Herpes viruses are ubiquitous in human society and cause several common diseases, such as cold sores (Herpes simplex) and chickenpox (Varicella). The eight species of herpes viruses known to primarily infect humans are all clinically relevant and of these, five are known to be extremely widespread amongst humans with seroprevalence rates as high as 90%. Not all individuals are equally susceptible to equivalent viral pathogens. After infection, some individuals do not become symptomatic, while others experience a high severity of the disease with serious complications. For example, a relatively benign disease such as chickenpox can become life-threatening in a small set of individuals. These differences in disease susceptibility are likely to be caused in part due to the variation in the human immune system, but remain largely unknown up to date.
A key step in the activation of the adaptive immune system is the presentation of viral epitopes, usually peptides (p), by the major histocompatibility complex (MHC) present on antigen presenting cells (APC) and the recognition of this complex by a T-cell receptor (TCR). There exist many allelic variants of the genes coding for the MHC genes within the population and each variant has a different propensity to bind immunogenic (viral) peptides. This variability in the MHC alleles is one of the underlying factors that leads to differences in disease susceptibility. Previous research has demonstrated that high accuracy models can be established for the affinity of the MHC molecules for the presentation of peptides, based on machine learning methods. The resulting affinity prediction models have made it possible to assess the affinity for almost all human MHC alleles for any given peptide. However, the MHC recognition variability is only part of the story, as each individual has a unique repertoire of T-cells with a large diversity of TCR variants. The variability in TCR epitope recognition is also an important factor in differences between individual immune responses. Unfortunately, few TCR recognition models exist and they are all very limited in scope and accuracy.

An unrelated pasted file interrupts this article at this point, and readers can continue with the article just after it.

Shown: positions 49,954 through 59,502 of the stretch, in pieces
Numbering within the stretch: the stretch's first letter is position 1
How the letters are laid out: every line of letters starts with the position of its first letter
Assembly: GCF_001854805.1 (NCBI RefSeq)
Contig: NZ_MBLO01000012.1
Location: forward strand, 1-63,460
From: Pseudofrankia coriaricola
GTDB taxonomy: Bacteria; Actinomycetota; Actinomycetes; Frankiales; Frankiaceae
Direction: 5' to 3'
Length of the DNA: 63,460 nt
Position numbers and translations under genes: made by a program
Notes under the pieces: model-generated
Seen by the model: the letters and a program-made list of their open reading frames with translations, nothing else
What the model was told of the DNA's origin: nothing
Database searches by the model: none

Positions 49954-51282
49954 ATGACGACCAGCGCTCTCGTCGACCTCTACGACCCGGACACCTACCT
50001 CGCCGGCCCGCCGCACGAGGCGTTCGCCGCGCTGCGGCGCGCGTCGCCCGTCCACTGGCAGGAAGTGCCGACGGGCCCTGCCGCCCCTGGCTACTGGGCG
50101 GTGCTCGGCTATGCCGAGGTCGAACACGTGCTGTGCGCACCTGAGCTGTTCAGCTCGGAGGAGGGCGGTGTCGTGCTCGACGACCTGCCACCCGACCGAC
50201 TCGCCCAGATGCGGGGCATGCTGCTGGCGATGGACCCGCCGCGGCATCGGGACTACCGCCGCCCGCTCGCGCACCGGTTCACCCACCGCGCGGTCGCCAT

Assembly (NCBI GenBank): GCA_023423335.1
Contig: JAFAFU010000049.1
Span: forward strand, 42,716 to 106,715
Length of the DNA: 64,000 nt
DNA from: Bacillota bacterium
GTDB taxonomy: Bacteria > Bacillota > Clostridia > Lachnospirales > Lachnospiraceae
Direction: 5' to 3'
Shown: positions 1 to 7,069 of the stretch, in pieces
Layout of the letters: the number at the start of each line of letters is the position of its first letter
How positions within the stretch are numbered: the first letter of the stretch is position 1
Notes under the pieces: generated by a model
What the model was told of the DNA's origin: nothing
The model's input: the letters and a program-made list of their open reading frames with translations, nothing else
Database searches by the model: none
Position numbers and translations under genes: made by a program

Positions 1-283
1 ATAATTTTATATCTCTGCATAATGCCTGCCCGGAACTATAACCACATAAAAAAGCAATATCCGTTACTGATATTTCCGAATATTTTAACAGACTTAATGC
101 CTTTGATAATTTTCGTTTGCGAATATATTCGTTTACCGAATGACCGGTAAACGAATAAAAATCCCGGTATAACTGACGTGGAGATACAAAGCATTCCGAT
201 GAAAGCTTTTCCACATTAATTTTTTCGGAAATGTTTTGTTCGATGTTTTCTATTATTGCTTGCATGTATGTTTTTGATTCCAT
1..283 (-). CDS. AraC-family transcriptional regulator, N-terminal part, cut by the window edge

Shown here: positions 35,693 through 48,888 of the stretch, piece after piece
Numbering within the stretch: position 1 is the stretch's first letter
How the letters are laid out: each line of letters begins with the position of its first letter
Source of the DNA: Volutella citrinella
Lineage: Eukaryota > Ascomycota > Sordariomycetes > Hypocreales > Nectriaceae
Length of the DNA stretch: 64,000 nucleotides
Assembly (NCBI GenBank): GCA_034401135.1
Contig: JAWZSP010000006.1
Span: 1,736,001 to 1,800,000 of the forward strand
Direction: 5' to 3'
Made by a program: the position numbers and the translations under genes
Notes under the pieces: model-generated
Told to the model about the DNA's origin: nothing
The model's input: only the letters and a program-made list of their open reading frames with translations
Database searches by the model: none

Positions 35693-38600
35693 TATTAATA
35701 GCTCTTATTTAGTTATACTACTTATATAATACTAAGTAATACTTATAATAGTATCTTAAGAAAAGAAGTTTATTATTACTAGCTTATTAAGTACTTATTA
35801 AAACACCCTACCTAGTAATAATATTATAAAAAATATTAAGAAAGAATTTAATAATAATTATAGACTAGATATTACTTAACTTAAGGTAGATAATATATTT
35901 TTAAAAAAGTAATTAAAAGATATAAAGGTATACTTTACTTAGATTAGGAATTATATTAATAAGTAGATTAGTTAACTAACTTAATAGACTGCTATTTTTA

Therefore, the scope of this project is to develop, evaluate and apply state-of-the-art computational approaches to enable the interpretation of complex MHC-p-TCR interaction data and to elucidate the patterns that govern this system. Within this scope, a key point of interest will be the modelling of the molecular interaction between the MHC complex, encoded by its corresponding HLA allele, the antigen-specific TCR and the peptide antigen itself. Ultimately, this will result in the development of computational tools capable of predicting personalized immune responses to Herpes viruses and the efficacy of vaccine-induced viral protection.